There is a cafe at Blickling Hall, but if you want an amazing lunch whilst visiting, then head to The Bucks Arms pub. The menu has so much choice and the food is absolutely delicious. It is one of the nicest pub meals we’ve ever had (and we’ve had a lot!) I had the chicken tikka skewers with curried fries, mango chutney and spiced flatbread. I’m hungry again just hinking about it.

Incredible food

F. Blickling Church & Escape Room

One of the most unique things on offer at Blickling Hall is the opportunity to do the world’s first escape room in a real church, on the Blickling estate. The church itself is beautiful, and on certain days it’s closed to the public for escape rooms to be played. It’s such an incredibly unique experience to play in such a wonderful space – we play quite a lot of escape rooms and the great things about this was that the space is so big it’s not too hot (normally we come out sweating), the storyline is great (get Anne Boleyn married to Henry VIII) and the setting is so unique (puzzles involving stained glass windows, the church font and pews). I’d put it up there as one of the best rooms I’ve ever done – and if you’re interested you can book via History Mystery HERE.


So that’s it for a visit to Blickling Hall. What do you think? As I’ve been saying on the blog all year, it’s been so nice to discover all these parts of England I never even knew existed until recently, and I hope you’re enjoying the England content on here too and aren’t too bored yet! Stay safe and happy travelling everyone.

38 Comments

  1. New life goal-play the escape room at Blickling Hall! πŸ™‚ What a beautiful building and estate that is…even with the random mausoleum that just seems so out of place. It’s interesting to think of the young beginnings of such a dynamic figure as Anne Boleyn.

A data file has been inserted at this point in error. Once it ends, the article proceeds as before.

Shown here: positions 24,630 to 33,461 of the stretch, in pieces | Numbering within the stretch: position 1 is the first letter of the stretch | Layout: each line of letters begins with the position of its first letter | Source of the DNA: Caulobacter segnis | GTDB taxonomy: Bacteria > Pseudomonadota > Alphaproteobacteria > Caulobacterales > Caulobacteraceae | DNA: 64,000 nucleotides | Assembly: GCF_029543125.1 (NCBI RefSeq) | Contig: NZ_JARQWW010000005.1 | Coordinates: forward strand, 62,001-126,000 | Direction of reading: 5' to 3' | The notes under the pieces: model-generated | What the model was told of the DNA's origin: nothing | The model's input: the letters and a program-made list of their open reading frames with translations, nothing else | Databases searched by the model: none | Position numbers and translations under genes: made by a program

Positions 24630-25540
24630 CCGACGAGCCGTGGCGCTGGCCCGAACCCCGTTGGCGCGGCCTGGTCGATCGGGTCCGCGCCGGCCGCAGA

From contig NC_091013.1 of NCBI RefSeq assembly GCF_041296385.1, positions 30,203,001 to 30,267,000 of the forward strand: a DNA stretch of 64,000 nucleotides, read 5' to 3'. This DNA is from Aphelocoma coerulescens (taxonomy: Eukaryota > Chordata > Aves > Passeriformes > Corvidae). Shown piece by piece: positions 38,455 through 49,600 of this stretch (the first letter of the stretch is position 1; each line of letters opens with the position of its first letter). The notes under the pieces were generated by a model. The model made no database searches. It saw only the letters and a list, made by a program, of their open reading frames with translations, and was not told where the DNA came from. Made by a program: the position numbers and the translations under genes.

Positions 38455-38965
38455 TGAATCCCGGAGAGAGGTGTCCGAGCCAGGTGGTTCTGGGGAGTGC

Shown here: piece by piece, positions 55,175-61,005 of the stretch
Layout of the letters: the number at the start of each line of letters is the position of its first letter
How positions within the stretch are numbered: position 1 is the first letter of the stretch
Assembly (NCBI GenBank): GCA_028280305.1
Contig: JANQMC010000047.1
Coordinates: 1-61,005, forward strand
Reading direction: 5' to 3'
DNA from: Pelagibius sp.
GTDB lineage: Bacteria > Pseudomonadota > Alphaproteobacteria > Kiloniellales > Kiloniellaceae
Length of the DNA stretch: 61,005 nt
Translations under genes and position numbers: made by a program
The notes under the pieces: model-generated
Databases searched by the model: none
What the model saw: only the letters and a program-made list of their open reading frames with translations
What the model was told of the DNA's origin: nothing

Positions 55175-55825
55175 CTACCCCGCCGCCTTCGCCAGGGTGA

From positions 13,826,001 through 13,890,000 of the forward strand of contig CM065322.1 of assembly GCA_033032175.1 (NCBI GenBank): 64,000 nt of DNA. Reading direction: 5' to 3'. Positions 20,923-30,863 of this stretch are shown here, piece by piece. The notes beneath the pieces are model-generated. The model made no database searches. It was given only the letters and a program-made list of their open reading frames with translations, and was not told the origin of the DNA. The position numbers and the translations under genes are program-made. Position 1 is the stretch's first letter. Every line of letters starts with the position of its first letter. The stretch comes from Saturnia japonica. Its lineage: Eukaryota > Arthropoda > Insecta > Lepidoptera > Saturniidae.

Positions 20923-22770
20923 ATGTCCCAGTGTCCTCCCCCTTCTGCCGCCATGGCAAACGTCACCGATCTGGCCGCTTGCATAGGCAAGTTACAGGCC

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    1. Haha well that’s made my morning – I hope you can get to play it one day, it’s a lot of fun. I totally agree the mausoleum is just the weirdest thing and not what you expect to find!!! Thanks for reading and have a good day πŸ™‚

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    1. I know!!! Just imagine living there…it’s crazy. And then those really, really rich people had servants to do everything for them, with those servants having such little of their own life. Part of me focuses on how amazing the house is, and part of me focuses on how unfair the world is, especially as the wealth divide is still a huge issue today.

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  2. What a unique place! Especially to have a pyramid and Escape Room within its historic walls…Blickling Hall seems to represent a changing of times to the more-modern era with such establishments within its walls, all the while preserve its royal history in its exterior. Thanks for sharing this gem of a place, Han!